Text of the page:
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Fast and Slow Investments in Asset Markets: Influences on Risk Taking

Conference contribution
Authors Tommy Gärling
Dawei Fang
Martin Holmén
Patrik Michaelsen
Published in Behavioral Finance Working Group Conference. London: 6-7 June 2019
Publication year 2019
Published at Department of Psychology
Centre for Finance
Department of Economics
Language en
Subject categories Psychology, Economics

Abstract

In an experiment business school students (n=123) role play being investment managers in a fund company incentivized by rank-based performance compensations. Investments are made at self-paced rates in stocks with normal return distributions varying in expected value and variance. Results show that investments increase above but decrease and are relatively more risky below a relative comparison standard. Above the comparison standard, hypothetical monetary bonuses do not increase risk taking more than non-monetary bonuses, while below the comparison standard hypothetical monetary penalties suppress risk taking more than non-monetary penalties do. Compared to a control condition with no relative comparison standard and hypothetical incentives, risk taking is lower below but not different above the comparison standard. The difference in results suggest that time pressure and complexity of strategic optimization are determinants of elevated risk taking in asset market experiments investigating effects of rank-based performance compensations.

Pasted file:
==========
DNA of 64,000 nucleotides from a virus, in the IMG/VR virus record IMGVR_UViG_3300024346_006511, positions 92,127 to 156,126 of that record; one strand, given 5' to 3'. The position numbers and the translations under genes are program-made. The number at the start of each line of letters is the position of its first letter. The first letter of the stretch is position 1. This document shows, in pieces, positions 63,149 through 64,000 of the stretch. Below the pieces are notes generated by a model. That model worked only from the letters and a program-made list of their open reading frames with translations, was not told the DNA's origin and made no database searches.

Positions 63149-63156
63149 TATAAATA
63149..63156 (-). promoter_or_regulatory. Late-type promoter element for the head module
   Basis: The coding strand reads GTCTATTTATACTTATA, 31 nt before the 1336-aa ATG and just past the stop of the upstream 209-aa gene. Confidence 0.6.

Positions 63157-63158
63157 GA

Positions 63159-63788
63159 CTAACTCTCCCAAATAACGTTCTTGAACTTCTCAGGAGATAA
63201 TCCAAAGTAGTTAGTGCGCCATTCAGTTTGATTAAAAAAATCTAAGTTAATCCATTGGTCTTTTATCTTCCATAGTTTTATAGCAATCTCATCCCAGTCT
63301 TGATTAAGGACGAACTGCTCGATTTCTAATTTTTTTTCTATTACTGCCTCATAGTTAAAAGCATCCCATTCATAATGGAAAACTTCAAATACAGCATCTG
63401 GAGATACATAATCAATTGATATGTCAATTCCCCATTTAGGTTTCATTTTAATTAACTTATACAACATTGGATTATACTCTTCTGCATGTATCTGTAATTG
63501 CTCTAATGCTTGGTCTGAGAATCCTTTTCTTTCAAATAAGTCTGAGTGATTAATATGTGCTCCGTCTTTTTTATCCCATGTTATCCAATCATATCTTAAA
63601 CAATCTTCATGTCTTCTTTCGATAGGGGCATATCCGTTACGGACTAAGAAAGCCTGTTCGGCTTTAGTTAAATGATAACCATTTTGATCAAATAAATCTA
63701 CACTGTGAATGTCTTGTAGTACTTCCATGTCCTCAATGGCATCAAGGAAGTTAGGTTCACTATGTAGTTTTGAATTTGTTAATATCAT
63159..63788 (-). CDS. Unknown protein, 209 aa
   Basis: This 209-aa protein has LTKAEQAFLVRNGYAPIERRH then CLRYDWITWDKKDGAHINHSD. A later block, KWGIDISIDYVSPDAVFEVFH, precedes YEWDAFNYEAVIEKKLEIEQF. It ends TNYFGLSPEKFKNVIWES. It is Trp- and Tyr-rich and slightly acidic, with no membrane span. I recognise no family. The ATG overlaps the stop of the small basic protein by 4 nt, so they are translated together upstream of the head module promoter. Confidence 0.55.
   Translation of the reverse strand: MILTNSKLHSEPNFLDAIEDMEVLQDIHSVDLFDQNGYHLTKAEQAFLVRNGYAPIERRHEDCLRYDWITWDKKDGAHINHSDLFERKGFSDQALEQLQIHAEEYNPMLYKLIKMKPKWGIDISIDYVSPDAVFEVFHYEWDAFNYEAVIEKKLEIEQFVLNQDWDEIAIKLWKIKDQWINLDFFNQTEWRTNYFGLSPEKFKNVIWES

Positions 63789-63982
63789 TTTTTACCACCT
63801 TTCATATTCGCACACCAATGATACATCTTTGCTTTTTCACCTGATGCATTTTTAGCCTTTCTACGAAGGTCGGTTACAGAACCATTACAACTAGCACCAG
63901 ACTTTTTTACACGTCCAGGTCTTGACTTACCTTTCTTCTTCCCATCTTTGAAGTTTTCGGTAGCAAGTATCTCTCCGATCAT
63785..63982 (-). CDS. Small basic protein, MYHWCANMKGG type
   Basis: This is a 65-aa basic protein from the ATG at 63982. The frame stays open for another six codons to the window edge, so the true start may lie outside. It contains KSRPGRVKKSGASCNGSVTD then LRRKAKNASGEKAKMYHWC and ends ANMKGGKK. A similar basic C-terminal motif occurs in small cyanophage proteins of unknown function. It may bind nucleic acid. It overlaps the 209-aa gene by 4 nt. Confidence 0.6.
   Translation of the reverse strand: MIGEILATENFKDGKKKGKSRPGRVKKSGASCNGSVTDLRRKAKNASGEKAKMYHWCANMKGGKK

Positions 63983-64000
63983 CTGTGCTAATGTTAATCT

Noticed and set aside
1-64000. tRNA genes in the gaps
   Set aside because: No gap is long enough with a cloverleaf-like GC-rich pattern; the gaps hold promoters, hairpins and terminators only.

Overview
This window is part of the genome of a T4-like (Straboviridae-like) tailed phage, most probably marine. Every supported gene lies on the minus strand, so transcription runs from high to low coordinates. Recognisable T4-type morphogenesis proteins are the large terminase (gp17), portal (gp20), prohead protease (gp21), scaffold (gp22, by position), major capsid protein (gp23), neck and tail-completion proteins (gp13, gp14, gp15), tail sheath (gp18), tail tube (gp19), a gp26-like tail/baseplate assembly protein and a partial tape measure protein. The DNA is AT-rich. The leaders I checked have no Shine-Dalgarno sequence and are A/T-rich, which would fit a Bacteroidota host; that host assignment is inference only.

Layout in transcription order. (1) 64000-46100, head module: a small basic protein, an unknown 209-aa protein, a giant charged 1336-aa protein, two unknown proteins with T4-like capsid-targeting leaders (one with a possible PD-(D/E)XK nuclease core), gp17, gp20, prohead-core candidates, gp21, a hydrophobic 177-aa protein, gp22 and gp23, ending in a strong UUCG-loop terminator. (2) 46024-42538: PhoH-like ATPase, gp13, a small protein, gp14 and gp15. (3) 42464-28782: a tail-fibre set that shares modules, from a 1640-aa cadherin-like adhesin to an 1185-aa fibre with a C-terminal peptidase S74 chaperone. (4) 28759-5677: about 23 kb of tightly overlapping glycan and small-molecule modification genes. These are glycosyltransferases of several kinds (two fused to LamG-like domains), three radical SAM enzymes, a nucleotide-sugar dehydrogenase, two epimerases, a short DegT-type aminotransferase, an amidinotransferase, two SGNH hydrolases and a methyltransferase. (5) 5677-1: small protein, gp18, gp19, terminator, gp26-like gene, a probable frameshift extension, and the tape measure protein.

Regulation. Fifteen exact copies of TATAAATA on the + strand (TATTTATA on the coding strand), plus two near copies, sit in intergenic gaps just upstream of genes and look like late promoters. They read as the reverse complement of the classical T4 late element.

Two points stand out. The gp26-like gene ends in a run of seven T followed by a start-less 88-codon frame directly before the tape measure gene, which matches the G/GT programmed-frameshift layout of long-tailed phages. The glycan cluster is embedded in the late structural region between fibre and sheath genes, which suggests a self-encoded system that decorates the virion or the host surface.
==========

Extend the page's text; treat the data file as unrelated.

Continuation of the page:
Page Manager: Webmaster|Last update: 9/11/2012
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